Posted by pj on Wed 9 Jan 2013 at 21:50
I'm going to describe how you can display and control your primary desktop remotely from a secondary so that it everything works really well. To do that, we are going to bolt together several commonly used linux components. Along the way I'll pass on some personal drivel about my own experience in doing this. The idea behind this being that you get a feel of how things hang together.
Now, I said display and control your primary desktop remotely from a secondary. By primary desktop, I want you to think of, for example, your desktop at work. Normally, you run a GUI under X on it, so that it shows applications like x-terminals, menus, screensavers, wallpapers, and so on. You've usually set these up just the way you like it on your primary desktop, so that you can work super efficiently. Every other desktop you configure elsewhere is normally a way to approximate the same stuff that you do on the primary.
By display and control your primary desktop remotely I mean something like this example: One day, you want to work from home, from your home machine, in your bunny slippers. The display and control bit means that you can not only see stuff that is on display on the work machine, but also control stuff on that work machine like you would if you were actually at the desktop at work. So, ideally you want to be able to do it from the home desktop so that it feels just like you are at the work desktop.
Note that I don't mean replicating the desktop. Replicating would mean something like copying the underlying disk drive from the work machine to the machine at home and constantly keeping stuff in sync. That requires too much thinking and maintenance. The display and control bit actually says it quite precisely. What I mean is viewing what is at work (display multiplexing), but being able to work on the desktop running at work too (remote control), all without replication of the underlying filesystem data from the remote to the local.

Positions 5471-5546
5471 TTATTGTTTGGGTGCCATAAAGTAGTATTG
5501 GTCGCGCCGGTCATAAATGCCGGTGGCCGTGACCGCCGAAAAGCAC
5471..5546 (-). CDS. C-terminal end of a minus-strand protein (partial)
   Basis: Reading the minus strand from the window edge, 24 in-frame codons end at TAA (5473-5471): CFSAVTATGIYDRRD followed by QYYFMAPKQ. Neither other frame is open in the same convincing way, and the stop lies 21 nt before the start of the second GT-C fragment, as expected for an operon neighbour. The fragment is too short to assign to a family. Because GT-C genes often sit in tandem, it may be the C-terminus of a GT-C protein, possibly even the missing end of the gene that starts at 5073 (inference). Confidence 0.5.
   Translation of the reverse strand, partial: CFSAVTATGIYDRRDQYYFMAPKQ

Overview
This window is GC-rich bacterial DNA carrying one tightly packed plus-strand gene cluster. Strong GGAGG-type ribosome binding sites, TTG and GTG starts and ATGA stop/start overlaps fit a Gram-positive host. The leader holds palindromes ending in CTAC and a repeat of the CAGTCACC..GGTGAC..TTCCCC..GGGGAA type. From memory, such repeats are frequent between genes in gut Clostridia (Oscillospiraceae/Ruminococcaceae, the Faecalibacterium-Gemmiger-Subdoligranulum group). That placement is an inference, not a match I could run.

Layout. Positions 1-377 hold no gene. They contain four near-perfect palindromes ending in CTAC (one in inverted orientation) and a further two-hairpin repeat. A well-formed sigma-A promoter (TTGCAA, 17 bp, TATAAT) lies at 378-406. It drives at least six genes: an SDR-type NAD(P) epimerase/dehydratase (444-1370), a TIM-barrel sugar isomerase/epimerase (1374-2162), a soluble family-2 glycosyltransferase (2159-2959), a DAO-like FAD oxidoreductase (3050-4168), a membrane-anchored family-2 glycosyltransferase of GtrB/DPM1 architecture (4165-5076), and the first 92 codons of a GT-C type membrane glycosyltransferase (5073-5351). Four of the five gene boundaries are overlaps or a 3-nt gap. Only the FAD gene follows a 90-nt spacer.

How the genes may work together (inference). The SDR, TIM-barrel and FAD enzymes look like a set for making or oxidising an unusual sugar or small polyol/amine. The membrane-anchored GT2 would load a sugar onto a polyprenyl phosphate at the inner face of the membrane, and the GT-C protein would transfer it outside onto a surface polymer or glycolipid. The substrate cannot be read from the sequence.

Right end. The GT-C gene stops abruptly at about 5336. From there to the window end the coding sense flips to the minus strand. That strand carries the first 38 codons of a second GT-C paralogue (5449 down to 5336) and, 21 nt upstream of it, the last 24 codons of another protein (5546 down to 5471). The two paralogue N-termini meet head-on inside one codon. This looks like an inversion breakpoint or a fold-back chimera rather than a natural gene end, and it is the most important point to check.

The tools I use for this are:
xrandr: X Resize, Rotate and Reflect Extension (RandR). Version 1.3+ (released in 2009) works with dual head setups that use one big virtual screen across both heads.
Actually it works with more than just dual heads, but I just work with dual heads, so that's what I'll consider.
At work the machine I have is a reasonably powerful dual core box, with a single video card ("lspci | grep VGA" shows the chipset as ATI Technologies Inc RS880 [Radeon HD 4200]). With this card is one output for DVI and one for VGA. One output is plugged into one 22" Samsung monitor each, giving me a dual head. Having two outputs from a single video card like this is quite common for current (2012) video cards. The VGA analogue output is not distinguishable in quality from the DVI output on the hardware I use, at least for these 22" monitors running at a resolution of 1920x1200.